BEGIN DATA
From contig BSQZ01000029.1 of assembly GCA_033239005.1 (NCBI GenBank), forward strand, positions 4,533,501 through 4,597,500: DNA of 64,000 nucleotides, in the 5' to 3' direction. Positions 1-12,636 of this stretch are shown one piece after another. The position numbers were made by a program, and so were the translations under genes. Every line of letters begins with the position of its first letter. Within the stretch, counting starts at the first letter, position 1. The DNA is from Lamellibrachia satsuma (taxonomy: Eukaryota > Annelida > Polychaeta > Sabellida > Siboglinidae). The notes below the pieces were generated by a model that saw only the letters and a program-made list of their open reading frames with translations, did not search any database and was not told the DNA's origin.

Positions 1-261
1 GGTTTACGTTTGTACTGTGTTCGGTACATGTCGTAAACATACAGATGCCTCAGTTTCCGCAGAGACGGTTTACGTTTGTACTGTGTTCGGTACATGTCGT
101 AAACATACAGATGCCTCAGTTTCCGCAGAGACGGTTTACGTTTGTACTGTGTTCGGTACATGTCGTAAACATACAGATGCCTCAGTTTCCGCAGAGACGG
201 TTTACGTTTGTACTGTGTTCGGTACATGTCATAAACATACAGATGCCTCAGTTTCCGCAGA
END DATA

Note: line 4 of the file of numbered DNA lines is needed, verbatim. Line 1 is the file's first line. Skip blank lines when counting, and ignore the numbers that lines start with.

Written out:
101 AAACATACAGATGCCTCAGTTTCCGCAGAGACGGTTTACGTTTGTACTGTGTTCGGTACATGTCGTAAACATACAGATGCCTCAGTTTCCGCAGAGACGG